Chapter 13 Eligibility

Not everyone qualifies to file a Chapter 13 bankruptcy. The bankruptcy attorney’s at Bankruptcy Professionals can tell you whether you are eligible to file a Chapter 13 case

Residency and Income Requirements

Any individual who has regular income and resides in, is domiciled, or has a place of business or business property located in the U.S. may file Chapter 13 bankruptcy. A corporation, partnership, or other business entity may not file a Chapter 13 bankruptcy.

The Bankruptcy Code defines regular income as income that is sufficiently stable and regular as to allow the debtor to make the payments set forth in his Chapter 13 plan. Income can be from salary or wages, government benefits, alimony and support payments, or any other income received by the debtor on a regular basis including:

  • Pension and retirement benefits;
  • Royalties and rents;
  • Unemployment benefits;
  • Commissions from sales or other work;
  • Self-employment;
  • Proceeds from selling property (especially is selling such property is the debtor’s primary business or source of income); and
  • Rental income, including rent received from roommates or borders.

Debt Limitations – To file a Chapter 13 bankruptcy, a debtor may not have liquidated unsecured debts in excess of $336,900. Moreover, a debtor’s secured debts may not exceed $1,015,650.

Disposable Income Requirement – In order to file a Chapter 13 bankruptcy, a debtor must have sufficient disposable income to fund the Chapter 13 plan. This determination involves a number of calculations. First, the debtor’s currently monthly income is calculated by averaging his income from all sources for the six month period before the bankruptcy petition is to be filed. Next, the allowable deductions are subtracted from the current monthly income figure to arrive at the debtor’s current net monthly income. The allowable deductions include:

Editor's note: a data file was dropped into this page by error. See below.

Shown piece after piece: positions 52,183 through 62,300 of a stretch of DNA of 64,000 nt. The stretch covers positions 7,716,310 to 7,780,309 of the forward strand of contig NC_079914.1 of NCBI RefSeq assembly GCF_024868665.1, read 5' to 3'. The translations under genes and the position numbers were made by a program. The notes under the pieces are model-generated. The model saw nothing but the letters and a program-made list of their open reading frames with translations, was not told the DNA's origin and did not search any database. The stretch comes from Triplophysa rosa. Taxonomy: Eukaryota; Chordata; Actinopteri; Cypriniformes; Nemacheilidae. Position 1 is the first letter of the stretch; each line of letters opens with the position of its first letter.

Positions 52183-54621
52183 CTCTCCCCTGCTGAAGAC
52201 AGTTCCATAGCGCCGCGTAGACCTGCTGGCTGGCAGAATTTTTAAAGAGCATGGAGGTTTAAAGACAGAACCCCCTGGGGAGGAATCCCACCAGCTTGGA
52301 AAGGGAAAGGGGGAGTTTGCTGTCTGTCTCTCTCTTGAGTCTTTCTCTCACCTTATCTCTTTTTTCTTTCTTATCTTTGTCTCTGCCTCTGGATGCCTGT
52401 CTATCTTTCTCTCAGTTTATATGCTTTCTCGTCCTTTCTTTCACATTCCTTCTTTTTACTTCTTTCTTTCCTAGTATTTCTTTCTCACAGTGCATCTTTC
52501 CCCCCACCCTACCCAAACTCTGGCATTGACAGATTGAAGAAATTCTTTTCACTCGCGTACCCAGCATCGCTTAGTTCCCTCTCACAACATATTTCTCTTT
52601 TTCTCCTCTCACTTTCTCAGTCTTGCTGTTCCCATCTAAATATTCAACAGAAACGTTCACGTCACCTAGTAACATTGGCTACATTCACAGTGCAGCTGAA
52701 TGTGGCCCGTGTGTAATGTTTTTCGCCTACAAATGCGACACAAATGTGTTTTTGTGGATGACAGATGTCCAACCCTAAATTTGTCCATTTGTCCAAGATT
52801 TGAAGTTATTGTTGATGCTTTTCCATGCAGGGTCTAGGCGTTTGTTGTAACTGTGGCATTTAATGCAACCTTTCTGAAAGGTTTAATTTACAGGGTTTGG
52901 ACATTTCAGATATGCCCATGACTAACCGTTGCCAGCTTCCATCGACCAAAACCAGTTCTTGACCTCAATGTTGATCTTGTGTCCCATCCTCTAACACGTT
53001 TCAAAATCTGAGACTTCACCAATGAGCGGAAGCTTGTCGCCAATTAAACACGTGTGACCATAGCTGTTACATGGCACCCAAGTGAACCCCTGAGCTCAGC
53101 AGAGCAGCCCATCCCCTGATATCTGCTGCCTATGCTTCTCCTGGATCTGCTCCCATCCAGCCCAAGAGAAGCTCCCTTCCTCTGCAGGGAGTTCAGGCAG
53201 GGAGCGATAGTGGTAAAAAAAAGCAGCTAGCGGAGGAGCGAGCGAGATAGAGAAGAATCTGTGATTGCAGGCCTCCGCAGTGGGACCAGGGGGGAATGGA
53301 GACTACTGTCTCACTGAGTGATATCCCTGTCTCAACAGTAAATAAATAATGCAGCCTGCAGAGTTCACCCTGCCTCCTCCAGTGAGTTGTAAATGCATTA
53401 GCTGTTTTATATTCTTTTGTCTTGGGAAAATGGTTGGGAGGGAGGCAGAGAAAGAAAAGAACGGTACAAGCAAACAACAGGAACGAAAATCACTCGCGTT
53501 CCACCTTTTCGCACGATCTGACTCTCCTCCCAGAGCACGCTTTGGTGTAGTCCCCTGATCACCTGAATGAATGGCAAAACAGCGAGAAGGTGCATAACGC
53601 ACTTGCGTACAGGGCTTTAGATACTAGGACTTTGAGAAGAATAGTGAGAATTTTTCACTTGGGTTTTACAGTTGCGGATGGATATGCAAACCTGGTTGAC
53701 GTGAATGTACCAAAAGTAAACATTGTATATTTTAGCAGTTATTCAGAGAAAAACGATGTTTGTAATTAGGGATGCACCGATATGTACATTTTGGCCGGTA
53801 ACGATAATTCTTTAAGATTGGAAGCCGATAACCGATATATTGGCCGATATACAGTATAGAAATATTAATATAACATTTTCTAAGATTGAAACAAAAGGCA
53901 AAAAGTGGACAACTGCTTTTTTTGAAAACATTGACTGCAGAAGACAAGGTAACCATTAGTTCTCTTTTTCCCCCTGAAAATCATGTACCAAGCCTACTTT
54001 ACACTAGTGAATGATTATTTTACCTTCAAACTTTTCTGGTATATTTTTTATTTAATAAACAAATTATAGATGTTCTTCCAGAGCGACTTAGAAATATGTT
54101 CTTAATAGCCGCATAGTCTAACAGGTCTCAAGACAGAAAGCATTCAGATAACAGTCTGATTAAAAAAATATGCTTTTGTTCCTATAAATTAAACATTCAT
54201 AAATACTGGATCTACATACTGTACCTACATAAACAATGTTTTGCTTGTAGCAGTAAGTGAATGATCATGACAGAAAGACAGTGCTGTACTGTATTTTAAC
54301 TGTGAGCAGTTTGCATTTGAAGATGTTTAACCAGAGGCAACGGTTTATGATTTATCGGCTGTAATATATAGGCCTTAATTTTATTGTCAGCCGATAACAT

• Federal and state taxes;
  • Social security
  • Health insurance;
  • Union dues; and
  • Other payroll deductions.

Next, the debtor’s expenses are subtracted from the currently net monthly income figure. The difference is known as the monthly net disposable income. If the monthly net disposable income figure is a positive number, the debtor may file a Chapter 13 bankruptcy. Other factors which impact a debtor’s eligibility to file a Chapter 13 bankruptcy include:

  • Exactly how must much the monthly net disposable figure is ;
  • Whether the majority of the debtor’s debts are secured, priority unsecured, or general unsecured debts;
  • The amount owed on the each type of debt;
  • The length of the Chapter 13 plan;
  • The composition of the Chapter 13 plan;
  • Whether the bankruptcy court deems the plan to have been proposed in “good faith”; and
  • A variety of other factor which may arise depending on the fact and circumstances of the debtor’s case.

If the monthly net disposable income figure is negative, the debtor is ineligible to file Chapter 13. If a debtor has insufficient disposable income to fund a Chapter 13 plan, he may be eligible to file a Chapter 7 bankruptcy case. However, he would need to speak with a knowledgeable bankruptcy attorney to determine whether he qualifies to file a Chapter 7 case.

Although filing bankruptcy is a complex process, the bankruptcy attorney’s at Bankruptcy Professionals are well-versed in all aspects of bankruptcy law with over 20 years of bankruptcy experience. Our bankruptcy attorneys are prepared to review your financial situation and advise you of whether you qualify to file a Chapter 13 case. So, give us a call today to schedule a consultation 888-970-1090.

Bankruptcy Professionals

×
Contact Us

×